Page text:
|Changes proposed for HS graduation requirements|
|Written by Brenda Johnson Brandt|
Revisions to graduation requirements for Holyoke High School were presented to the Re-1J Board of Education at its April 19 meeting.
One highlight of the proposed changes includes the addition of .5 credits per semester for the Individual Career and Academic Plan (ICAP) class.
Other additions to the Postsecondary and Workforce Readiness (PWR) graduation requirements include two semesters of foreign language, starting with the Class of 2014; two semesters of fine arts for the Class of 2013 and four semesters for the Class of 2014 and beyond; and two semesters of Career & Tech Ed (CTE) for the classes of 2012 and 2013 and four semesters for the Class of 2014 and beyond.
The graduation requirement for the relationships and life management class will be eliminated, starting with the Class of 2012. The class will still be offered for CTE fulfillment. Elimination of this class requirement reflects community and staff views.
Presentation of the changes came after much discussion and review from the district accountability committee, JR/SR high staff, leadership team and administration.
Superintendent Bret Miles said it’s the intent to bring the policy back to the board for first reading May 3. It will be presented to students in early May to start registration for 2011-12 classes.
JR/SR High Principal Susan Ortner said they believe these PWR requirements will prepare students with the necessary knowledge, skill and character to find success in life, as stated in the district mission statement.
She pointed out counselor Summer Maloney has reviewed current student transcripts to make sure students have ample opportunity to earn the credits which are being recommended as requirements.
Ortner explained the foreign language requirement will allow all students who wish to attend a four-year college in Colorado the opportunity to enter with higher education requirements met.
Expanding the requirements for CTE and arts classes ensures students are exposed to a wide variety of experiences, noted Supt. Miles.
Orter cited information from the Colorado Association of School Executives (CASE) winter conference, where Dr. Willard Daggett said CTE classes are the courses where students learn to apply the knowledge they are learning in core content areas.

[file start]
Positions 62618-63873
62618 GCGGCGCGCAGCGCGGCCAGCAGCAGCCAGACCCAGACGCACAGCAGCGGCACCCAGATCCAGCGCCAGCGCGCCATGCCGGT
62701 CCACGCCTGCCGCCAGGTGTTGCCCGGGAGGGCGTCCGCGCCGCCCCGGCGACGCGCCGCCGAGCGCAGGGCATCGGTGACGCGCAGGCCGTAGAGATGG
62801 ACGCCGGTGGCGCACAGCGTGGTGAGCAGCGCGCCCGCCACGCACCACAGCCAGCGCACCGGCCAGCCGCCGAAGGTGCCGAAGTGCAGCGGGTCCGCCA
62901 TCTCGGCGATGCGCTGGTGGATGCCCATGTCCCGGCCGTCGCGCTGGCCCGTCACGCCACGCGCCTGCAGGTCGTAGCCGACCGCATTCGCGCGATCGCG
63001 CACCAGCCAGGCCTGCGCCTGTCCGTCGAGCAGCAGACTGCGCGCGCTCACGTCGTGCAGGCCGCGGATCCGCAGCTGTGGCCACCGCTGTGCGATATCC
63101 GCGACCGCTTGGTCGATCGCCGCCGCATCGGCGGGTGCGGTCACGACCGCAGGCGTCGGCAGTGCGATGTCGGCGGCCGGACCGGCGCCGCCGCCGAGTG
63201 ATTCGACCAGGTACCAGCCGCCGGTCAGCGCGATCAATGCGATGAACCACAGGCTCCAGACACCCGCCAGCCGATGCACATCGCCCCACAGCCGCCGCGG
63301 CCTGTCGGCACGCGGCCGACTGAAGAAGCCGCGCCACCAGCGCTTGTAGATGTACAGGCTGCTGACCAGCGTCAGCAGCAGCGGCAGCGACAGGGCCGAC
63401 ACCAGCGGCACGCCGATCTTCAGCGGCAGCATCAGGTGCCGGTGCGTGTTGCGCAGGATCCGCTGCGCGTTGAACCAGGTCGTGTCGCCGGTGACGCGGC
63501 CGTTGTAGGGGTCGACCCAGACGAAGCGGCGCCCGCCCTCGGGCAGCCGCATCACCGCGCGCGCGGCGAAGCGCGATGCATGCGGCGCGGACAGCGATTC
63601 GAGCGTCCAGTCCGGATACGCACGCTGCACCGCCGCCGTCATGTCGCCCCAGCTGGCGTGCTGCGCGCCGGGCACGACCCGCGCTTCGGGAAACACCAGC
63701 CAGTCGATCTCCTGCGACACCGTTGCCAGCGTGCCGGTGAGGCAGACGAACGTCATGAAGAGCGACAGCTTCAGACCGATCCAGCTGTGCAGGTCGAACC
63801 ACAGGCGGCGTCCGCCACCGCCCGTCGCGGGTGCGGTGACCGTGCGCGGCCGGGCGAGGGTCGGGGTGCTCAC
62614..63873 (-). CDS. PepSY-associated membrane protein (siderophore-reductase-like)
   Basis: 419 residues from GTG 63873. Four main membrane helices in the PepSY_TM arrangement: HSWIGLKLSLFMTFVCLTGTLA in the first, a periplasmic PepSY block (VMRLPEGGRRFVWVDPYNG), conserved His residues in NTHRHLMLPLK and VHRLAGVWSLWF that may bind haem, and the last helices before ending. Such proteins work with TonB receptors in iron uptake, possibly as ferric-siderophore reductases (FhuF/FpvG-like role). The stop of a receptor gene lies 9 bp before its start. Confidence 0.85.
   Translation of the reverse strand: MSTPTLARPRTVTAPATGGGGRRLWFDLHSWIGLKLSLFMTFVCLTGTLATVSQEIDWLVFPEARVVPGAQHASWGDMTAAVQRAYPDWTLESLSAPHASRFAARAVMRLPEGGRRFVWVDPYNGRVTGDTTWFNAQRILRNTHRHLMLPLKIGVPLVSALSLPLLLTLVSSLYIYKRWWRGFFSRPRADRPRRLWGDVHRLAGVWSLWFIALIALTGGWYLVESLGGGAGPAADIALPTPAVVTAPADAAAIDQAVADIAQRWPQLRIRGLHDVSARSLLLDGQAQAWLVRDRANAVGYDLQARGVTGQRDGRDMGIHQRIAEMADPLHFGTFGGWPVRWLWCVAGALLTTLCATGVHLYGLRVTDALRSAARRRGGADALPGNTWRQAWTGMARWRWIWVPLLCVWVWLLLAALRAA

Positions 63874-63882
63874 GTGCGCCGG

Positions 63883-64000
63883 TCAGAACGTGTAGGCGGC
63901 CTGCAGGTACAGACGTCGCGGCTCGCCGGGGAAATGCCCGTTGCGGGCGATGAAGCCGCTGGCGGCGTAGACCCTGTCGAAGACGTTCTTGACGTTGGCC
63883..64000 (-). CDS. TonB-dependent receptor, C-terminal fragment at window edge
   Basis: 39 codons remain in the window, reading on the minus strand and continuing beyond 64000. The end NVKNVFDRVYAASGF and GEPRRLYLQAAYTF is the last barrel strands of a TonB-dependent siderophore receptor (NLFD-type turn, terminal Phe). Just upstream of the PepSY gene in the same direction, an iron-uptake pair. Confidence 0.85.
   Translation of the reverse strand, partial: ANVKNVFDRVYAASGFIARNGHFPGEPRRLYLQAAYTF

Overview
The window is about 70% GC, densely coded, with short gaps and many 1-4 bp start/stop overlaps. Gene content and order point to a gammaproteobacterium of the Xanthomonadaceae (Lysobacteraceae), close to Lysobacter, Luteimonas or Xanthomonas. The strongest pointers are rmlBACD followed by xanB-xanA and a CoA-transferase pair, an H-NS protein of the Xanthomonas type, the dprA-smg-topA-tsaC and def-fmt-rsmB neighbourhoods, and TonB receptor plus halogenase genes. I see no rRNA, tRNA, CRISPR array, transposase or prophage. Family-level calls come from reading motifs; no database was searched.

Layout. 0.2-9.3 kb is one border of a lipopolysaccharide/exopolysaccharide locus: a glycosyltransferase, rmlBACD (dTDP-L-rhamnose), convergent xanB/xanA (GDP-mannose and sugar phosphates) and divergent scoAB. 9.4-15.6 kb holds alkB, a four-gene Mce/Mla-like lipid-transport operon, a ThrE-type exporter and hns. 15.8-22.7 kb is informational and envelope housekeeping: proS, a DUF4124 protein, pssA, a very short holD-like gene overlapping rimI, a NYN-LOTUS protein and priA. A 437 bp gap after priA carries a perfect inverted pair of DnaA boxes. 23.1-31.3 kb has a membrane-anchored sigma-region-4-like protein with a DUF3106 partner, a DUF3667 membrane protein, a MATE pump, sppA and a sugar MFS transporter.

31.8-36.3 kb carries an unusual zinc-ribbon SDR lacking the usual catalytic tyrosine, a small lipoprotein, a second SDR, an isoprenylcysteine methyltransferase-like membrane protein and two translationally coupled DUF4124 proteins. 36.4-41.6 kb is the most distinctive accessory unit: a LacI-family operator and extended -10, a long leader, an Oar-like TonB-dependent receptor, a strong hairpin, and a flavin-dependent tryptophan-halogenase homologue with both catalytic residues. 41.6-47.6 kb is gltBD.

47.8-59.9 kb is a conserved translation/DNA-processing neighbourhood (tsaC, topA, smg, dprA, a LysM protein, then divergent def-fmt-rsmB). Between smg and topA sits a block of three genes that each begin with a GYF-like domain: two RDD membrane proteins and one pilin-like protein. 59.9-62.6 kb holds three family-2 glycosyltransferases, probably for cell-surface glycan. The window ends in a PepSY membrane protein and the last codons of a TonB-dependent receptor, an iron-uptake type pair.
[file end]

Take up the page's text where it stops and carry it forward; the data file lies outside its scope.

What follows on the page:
This application is important for students to have the critical thinking and problem solving skills they need to be successful in the 21st century.
CTE classes include info technology, intro to business, accounting 1 and 2, web editing tools/digital design, Adobe Photoshop/digital video editing, personal development, child develpment and parenting/foods and nutrition, housing/clothing, relationships and life management, early childhood education, intro to ag, ag mechanics 1 and 2, animal science, ag business, ag science, natural resources and plant science and ag leadership and communication.
Fine arts classes include band, chorus, art 1-4, drawing 1 and 2, yearbook, TV productions and video yearbook.
Asked about HHS having a 4.0 grading scale, with no weighted classes, Supt. Miles explained his findings from a study four or five years ago.
Visiting with admissions counselors from the University of Colorado, Colorado State University and Colorado School of Mines, he said they reported seeing as many as 20 different grading scales for incoming students. They even include 12.0 and 27.0 scales.
Ultimately, what they ask for anything other than a 4.0 scale is, “What does this mean on a 4.0 scale?”
Ortner noted HHS used to have a 5.0 scale for college and AP classes, but would have to revert to the 4.0 scale for reporting to colleges.
On the recommendation of the accountability committee at the time, the district removed the weighted grade scale, with everything put on a 4.0 scale.
Ortner explained the bar was set high for requirements for valedictorian/salutatorian eligibility so a student couldn’t ease into that achievement. To be eligible, they must complete five college classes in core content areas.